Marianne is a mother from Scotland who is passionate about providing accurate information about breastfeeding and parenting.
Breastfeeding was not what I expected. The first few weeks of my baby's life were so intense and exhausting, but also amazing. I had assumed that breastfeeding was only about feeding my baby, but it became much more important than that. Breastfeeding is not just about food. It is a journey involving two people together: the mother and child.
I also noticed that there is a lot of misinformation out there about breastfeeding. Many medical professionals know surprisingly little about it. Many mothers who run into problems are not provided with useful support. I set out to read and learn all I could about breastfeeding.
This article explains how to get started with breastfeeding, and answers some common questions.
The Benefits of Breastfeeding
Here are the main reasons to breastfeed your baby:
- Breastfeeding is about more than feeding your baby, it is a parenting tool that allows you to bond with, soothe and comfort your baby.
- Breastfeeding is convenient, at least once you have the hang of it and are in a rhythm. You always have your breasts with you. You don’t need to remember to buy anything in the shops to feed your baby, or have the expense of paying for them. You can’t accidentally leave your breasts behind somewhere.
- You don’t need to buy any equipment for breastfeeding. There are lots of companies ready to sell you breastfeeding accessories, but for most women, none of these are essential for successful breastfeeding. Some of them are useful, but none vital.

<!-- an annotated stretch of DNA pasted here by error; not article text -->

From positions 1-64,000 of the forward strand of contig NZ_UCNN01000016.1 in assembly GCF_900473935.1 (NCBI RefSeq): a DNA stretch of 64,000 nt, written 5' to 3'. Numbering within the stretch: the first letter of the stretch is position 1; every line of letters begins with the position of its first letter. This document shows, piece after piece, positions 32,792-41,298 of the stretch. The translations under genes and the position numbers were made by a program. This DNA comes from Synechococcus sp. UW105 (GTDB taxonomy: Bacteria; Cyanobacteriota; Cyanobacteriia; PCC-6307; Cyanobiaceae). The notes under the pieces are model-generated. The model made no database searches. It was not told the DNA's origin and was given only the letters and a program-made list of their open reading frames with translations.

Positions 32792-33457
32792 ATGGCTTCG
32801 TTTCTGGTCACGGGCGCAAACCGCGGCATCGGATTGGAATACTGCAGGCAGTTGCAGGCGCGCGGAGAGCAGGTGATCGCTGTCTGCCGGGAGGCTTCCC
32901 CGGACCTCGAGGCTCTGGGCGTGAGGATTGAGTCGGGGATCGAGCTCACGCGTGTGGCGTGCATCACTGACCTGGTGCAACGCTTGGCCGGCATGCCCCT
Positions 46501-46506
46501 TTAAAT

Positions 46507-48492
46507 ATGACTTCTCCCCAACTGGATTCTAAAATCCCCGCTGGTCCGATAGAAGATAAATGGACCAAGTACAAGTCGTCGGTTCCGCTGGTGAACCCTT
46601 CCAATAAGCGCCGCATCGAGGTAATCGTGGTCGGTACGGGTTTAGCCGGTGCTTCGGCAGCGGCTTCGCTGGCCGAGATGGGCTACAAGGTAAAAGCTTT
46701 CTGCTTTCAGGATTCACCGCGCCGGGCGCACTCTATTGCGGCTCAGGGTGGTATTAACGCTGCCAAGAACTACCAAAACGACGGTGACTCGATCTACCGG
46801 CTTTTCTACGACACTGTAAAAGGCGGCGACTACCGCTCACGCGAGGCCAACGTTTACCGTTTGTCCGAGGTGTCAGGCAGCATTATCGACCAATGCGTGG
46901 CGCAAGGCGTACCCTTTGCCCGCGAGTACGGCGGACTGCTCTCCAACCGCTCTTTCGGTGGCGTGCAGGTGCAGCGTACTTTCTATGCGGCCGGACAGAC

- There are health benefits for your baby, breastfed babies have a lower risk of sudden infant death syndrome (SIDs), infections, diarrhoea, obesity and heart disease when older.
- Breastfeeding also brings health benefits to the mother. Evidence shows the longer you breastfeed the lower the risk of developing breast cancer, ovarian cancer, osteoporosis, heart disease and becoming obese.
(Source for the health benefits: Benefits of breastfeeding - NHS (www.nhs.uk))
Why I Chose to Breastfed My Baby
Health bodies around the world recommend you breastfeed for 6 months exclusively. This means your baby is solely fed breastmilk and has no solids, formula or water. As breastfeeding is recommended, I planned to do it before I had my baby. Breastfeeding was also recommended to me by my mum as you don’t need to worry about the faff of bottles or sterilising.
Once my baby was born, breastfeeding felt right. It was hard at first, but once I got the hang of it, it became an important part of how I parented.
Getting Started With Breastfeeding
Ideally, you should have skin to skin with your baby immediately after they are born, and breastfeed them in the first hour of birth. If this doesn’t happen don’t worry, it won’t necessarily mean you have problems with breastfeeding, but you might need a little extra help if birth doesn't go smoothly.
Babies are born with tiny stomachs, so they need to feed frequently at first. In the first few days expect to feed at least 8-12 times in 24 hours.
Learn your baby’s cues for being fed. You want to feed your baby when they are calm, so before they start crying.
Examples of early cues your baby is hungry:
- Licking lips
- Opening and shutting mouth
- Sucking on something
How to Get a Good Latch
There are different ways you can latch your baby in. What’s important is you work out what works for you and your baby.
How to tell if your baby is latched well
- Baby has a mouthful of your areola, not just your nipple
- The latch feels comfortable and it does not hurt
- You can see or hear your baby drinking
- Baby's body should be in a straight line and they shouldn't need to turn their head
The ‘laidback' approach is one of the methods that works best with a newborn for many mothers. It's simple: